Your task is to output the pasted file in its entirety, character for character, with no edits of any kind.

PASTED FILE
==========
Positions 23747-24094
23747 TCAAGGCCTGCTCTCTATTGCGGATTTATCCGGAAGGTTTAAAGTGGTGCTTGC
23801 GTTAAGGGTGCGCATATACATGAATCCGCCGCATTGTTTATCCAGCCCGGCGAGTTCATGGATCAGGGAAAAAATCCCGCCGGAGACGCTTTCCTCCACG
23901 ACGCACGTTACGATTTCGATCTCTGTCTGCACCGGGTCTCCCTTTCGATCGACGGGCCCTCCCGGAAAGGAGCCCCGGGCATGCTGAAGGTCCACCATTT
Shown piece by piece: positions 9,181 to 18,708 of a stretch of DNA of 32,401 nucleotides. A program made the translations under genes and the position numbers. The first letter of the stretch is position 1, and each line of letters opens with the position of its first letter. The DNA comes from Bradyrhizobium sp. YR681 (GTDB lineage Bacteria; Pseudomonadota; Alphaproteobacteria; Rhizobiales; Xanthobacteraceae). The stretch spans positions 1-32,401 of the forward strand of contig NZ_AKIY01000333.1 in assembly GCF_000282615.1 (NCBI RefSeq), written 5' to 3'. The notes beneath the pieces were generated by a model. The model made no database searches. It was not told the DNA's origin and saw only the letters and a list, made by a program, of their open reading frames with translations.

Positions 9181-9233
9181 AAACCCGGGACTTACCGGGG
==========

Positions 23747-24094
23747 TCAAGGCCTGCTCTCTATTGCGGATTTATCCGGAAGGTTTAAAGTGGTGCTTGC
23801 GTTAAGGGTGCGCATATACATGAATCCGCCGCATTGTTTATCCAGCCCGGCGAGTTCATGGATCAGGGAAAAAATCCCGCCGGAGACGCTTTCCTCCACG
23901 ACGCACGTTACGATTTCGATCTCTGTCTGCACCGGGTCTCCCTTTCGATCGACGGGCCCTCCCGGAAAGGAGCCCCGGGCATGCTGAAGGTCCACCATTT
Shown piece by piece: positions 9,181 to 18,708 of a stretch of DNA of 32,401 nucleotides. A program made the translations under genes and the position numbers. The first letter of the stretch is position 1, and each line of letters opens with the position of its first letter. The DNA comes from Bradyrhizobium sp. YR681 (GTDB lineage Bacteria; Pseudomonadota; Alphaproteobacteria; Rhizobiales; Xanthobacteraceae). The stretch spans positions 1-32,401 of the forward strand of contig NZ_AKIY01000333.1 in assembly GCF_000282615.1 (NCBI RefSeq), written 5' to 3'. The notes beneath the pieces were generated by a model. The model made no database searches. It was not told the DNA's origin and saw only the letters and a list, made by a program, of their open reading frames with translations.

Positions 9181-9233
9181 AAACCCGGGACTTACCGGGG